PsychExchange.co.uk Shared Resource

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PsychExchange.co.uk Shared Resource

  1. 1. Near Death Experiences A2 Psychology Miss Brown
  2. 2. What is a near death experience?Near-death experiences (NDEs) occur when a person is close to death and also after fainting or simply in stressful or threatening situation.
  3. 3. Explanations of NDE’s Psychological explanation – Some people hold paranormal beliefs and this leads them to interpret events in terms of paranormal explanations, for example viewing NDEs as spiritual experiences. Biological explanation – One suggestion is that endorphins are released at times of pain and stress and these lead to feelings of euphoria and detachment (Carr 1982). More recent explanations suggest that NDEs are related to hypoxia (lack of oxygen) which may occur, for example during cardiac arrest or fainting. This hypoxia might cause REM intrusions which create a mixed sleep/awake state that could, like OOBEs, disrupt the integration of sensory information. Alternatively hypoxia created a flood of the neurotransmitter glutamate which causes neuronal death. As a defence, the brain creates a protective blockade to prevent neuronal death and this blockade is the source of an NDE.
  4. 4. Research into NDE’sNaturally occurring NDEs – Ring (1980) interviewed 100 people who had NDEs, finding that about 60% of survivors reported a sense of peace, 33% reported OOBEs, 25% said they entered a tunnel and a few had experienced a kind of ‘life review’. Nelson et al. (2006) studied 55 people with NDEs and 55 controls. He found that the NDE group were more likely to also experience ‘REM intrusions’.Artificially induced NDEs – Jansen (1993) has experimented with the drug ketamine, giving it to patients to observe the effects. He found that it can produce the classic symptoms of NDEs. In addition, ketamine has been found to trigger the same blockade as glutamate (Jansen, 2009).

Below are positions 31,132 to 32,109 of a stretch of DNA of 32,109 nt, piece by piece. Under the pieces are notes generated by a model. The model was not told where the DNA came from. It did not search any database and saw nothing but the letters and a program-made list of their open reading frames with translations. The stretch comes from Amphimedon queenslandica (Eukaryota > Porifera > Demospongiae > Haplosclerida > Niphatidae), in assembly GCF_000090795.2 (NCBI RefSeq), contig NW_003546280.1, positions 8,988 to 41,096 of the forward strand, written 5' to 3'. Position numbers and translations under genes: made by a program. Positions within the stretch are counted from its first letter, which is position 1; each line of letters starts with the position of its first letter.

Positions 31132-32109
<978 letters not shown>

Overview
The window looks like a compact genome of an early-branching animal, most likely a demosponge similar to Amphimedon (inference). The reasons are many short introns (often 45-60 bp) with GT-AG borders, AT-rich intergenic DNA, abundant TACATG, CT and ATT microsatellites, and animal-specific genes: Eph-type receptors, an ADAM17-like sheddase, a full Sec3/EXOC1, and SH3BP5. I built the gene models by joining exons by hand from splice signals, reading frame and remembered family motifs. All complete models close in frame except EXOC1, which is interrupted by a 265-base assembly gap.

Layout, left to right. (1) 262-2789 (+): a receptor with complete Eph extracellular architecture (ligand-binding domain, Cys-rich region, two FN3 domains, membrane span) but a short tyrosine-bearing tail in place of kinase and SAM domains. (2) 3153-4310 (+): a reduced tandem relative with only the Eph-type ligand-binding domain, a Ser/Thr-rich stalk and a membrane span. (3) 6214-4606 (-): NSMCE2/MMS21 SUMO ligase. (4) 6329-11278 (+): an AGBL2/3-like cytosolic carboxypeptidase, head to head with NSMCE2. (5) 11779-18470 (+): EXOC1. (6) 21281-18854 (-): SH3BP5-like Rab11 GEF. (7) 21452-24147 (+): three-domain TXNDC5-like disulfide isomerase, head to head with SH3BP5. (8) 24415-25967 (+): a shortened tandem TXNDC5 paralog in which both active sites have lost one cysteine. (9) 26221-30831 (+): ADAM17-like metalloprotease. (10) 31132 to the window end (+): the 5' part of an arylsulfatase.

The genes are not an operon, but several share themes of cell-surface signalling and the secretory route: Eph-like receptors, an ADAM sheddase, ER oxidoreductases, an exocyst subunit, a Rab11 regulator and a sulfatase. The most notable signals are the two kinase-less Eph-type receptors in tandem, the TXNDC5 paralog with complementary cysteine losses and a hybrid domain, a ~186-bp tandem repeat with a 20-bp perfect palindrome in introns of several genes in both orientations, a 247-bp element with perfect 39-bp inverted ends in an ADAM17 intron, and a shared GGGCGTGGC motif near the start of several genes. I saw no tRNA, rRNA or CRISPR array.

5. 5. Evaluation for NDE’s - ExplanationsPsychological explanation – The fact that NDEs are not experienced by all near-death patients means that there is likely to be a psychological component to the experience. For example, some people may expect to have such experiences and then, if they experience certain physiological changes, they label these as a spiritual event.Spiritual explanation – Van Lommel et al (2001) followed 344 cardiac survivors over 8 years and found those who had experienced an NDE subsequently regarded it as a life-changing, spiritual experience. Those who didn’t have an NDE continued to fear death. This suggests that is a spiritual experience but that doesn’t mean that it is caused by spiritual factors.
  6. 6. Evaluation for NDE’s - ResearchEarly studies may have lacked appropriate controls. Interviewer bias may have affected the data collected as Moody (1975) reported NDEs as wonderful experiences, whereas more recent research has found that for many people they are frightening.
  7. 7. Evaluation for NDE’s – AO3Reductionism – Parnia suggests that, if it can be shown that mental experiences occur when the brain is inactive in an NDE, then this might count as a demonstration of the soul – the mind separate from the physical body. By contrast Jansen (1993) says the real reductionism come from those who attempt to ‘draw a mystical cover over the NDE, belittling the substantial evidence in favour of a scientific explanation’.
  8. 8. Evaluation for NDE’s – AO3Cultural differences – Augustine (2008) presented a comprehensive review of NDEs in different cultures and provided examples, such as in India NDEs involve encounters with Hindu figures and in Japan there were no instances of any light appearing. There were also consistent features, such as going through a tunnel, feelings of peace, OOBEs and meeting a barrier between life and death. Such differences and similarities suggest that both psychological and physiological factors are involved.

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